The Philadelphia Phillies announced this morning that club chairman and minority owner David Montgomery has passed away at the age of 72 years. Montgomery had battled cancer for more than five years.
In an official release from the team (see below Twitter link), majority owner John Middleton stated the following:
“David was one of Philadelphia’s most influential business and civic leaders in his generation. For 25 years, he has been an invaluable business partner and, more importantly, an invaluable friend. He was beloved by everyone at the Phillies. Leigh and I are saddened beyond words at David’s passing and extend our love and sympathy to Lyn, his children and grandchildren.”
Born and raised on Pembrook Road in the Roxborough section of Philadelphia, Montgomery graduated from both William Penn Charter High School and the University of Pennsylvania. He then continued his education at The Wharton School, where he graduated in 1970.
While at Penn, Montgomery was a classmate and friend of future Philadelphia Mayor and Pennsylvania Governor Ed Rendell. The two would attend Phillies games together at old Connie Mack Stadium, and per a 2008 piece by Tyler Kepner in the New York Times, they were typical Philly fans. Kepner wrote:
“They would try to eat all the food that $5 could buy — back when hot dogs cost 50 cents — as they shared their thoughts with the players. “I remember one time riding Turk Farrell,” Rendell said, referring to a Phillies reliever of the 1960s. “He got so mad he looked like he was going to throw a ball at us, and Turk could really hum the ball. We were scared to death.””
After they graduated, Rendell tried to get Montgomery to apply for a job with basketball’s Philadelphia 76ers franchise. Instead, in 1971 Montgomery got a job in the sales office of baseball’s Philadelphia Phillies through a connection with the club’s former pitching great, Robin Roberts, as well as through his connections made while coaching with the Germantown Academy football team.
In that first job with the team he sold season and group ticket packages. Montgomery was also briefly the scoreboard operator at Veteran’s Stadium in the early years of that facility.
Within a few years he became the Phillies director of sales and marketing, and then in 1980 became the head of the Phillies business department. That same year, the franchise celebrated the first World Series victory in its then 97-year history.
In 1981, Montgomery joined a group headed by Bill Giles to organize the purchase of the Phillies from the Carpenter family. Montgomery was named as the executive vice-president following that purchase, and then was elevated to the role of chief operating officer in 1992.
In 1994, Montgomery acquired an even greater ownership interest in the team. Then in 1997 he was named to replace Giles as the 14th team president in franchise history. He was the first Philly native to run the club in six decades.
In the club’s official release (below Twitter link), Giles stated the following:
“David was truly a great man. I have never known a person with more integrity or who truly cared so much about everyone who worked for the Phillies. He and I worked hand-in-hand for over 30 years. During that time, I saw his unparalleled love for his family, the Phillies and the team’s fans, and of course, the City of Philadelphia…He will be tremendously missed by all who had the pleasure of knowing him.”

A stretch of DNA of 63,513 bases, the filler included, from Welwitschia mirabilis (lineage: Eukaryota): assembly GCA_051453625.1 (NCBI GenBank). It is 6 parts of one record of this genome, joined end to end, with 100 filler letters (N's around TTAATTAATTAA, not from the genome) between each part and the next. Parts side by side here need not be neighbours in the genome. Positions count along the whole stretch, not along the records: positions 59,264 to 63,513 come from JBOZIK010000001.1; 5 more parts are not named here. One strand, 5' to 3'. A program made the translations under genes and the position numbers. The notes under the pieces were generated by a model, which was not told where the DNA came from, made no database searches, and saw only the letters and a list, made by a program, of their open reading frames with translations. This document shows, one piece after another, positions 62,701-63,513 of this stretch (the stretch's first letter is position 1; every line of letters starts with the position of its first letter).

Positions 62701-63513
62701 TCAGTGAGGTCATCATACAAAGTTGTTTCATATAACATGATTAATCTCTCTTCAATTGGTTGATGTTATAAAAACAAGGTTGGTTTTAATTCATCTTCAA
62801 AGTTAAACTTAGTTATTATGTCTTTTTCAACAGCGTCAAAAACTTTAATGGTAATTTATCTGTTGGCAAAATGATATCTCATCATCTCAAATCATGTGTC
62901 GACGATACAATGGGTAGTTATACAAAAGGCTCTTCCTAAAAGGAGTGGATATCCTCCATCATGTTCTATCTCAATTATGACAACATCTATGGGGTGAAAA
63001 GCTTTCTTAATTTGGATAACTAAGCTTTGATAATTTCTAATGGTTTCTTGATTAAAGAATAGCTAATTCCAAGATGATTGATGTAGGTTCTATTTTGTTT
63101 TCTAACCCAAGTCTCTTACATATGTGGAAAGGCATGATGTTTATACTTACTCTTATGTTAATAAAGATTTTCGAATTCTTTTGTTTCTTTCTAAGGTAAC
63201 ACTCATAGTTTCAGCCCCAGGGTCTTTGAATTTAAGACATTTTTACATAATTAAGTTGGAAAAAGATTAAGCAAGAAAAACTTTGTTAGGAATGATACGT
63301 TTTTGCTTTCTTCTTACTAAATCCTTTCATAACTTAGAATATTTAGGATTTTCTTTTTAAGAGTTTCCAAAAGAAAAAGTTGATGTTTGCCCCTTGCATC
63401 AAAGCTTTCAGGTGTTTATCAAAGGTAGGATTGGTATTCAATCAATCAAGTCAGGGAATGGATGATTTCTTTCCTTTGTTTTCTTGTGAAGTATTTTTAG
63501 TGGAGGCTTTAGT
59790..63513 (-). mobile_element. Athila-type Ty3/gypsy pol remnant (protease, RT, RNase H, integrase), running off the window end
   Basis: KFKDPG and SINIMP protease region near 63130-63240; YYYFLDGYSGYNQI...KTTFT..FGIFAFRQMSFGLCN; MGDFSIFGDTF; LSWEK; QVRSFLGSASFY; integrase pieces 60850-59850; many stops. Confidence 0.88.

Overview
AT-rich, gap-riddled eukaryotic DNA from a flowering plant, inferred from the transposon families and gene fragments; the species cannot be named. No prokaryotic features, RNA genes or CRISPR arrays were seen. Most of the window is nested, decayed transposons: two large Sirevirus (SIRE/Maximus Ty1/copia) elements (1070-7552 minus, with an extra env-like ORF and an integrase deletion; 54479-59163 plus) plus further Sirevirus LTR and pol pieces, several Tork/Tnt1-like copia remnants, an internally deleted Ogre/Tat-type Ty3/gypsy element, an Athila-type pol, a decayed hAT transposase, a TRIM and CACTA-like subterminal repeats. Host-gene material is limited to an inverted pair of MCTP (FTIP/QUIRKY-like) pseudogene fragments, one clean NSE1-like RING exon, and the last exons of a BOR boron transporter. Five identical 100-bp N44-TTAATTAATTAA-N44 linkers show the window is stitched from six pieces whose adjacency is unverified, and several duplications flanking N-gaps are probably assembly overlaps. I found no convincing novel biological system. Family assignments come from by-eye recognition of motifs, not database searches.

Cancer first affected Montgomery in the operation of the team when he left on an interim basis for treatment of jaw cancer in August 2014. After returning in January 2015, Montgomery took on the title of chairman, which he held until his passing, with Pat Gillick replacing him as the club president.
During his long career in baseball, Montgomery also served as the vice chair of the Board of Directors of Major League Baseball Enterprises (formerly MLB Properties) and was a member of the MLB Executive Council. He was a member of the MLB Schedule Committee, the Labor Policy Committee, and the Commissioner’s Special Committee for On-Field Matters.
Last March, the Phillies named their new indoor facility at the Carpenter Complex, their spring training home in Clearwater, Florida, as the “David P. Montgomery Baseball Performance Center” in his honor. On the occasion of that honor, Montgomery was quoted as follows in a piece by Matt Breen for Philly.com:
“The word is overwhelmed but the reality is that it was special that the whole organization was here because, as you know, that’s what I believe in. I believe that in whatever capacity you work for us, you determine the Phillies family. I believe that.”
— Philadelphia Phillies (@Phillies) May 8, 2019
This past November, the former ‘Daisy Field’ ball fields on which Montgomery played during his Little League days with the Andorra A’s out in Wissahickon were re-named in his honor as well.
Montgomery is survived by his wife Lyn; their three children, and three grandchildren. Memorial services are pending, and we will pass those along at our social media sites when available. Our entire staff joins with all of Phillies Nation in mourning the passing of not just a great baseball man, but an outstanding Philadelphian.
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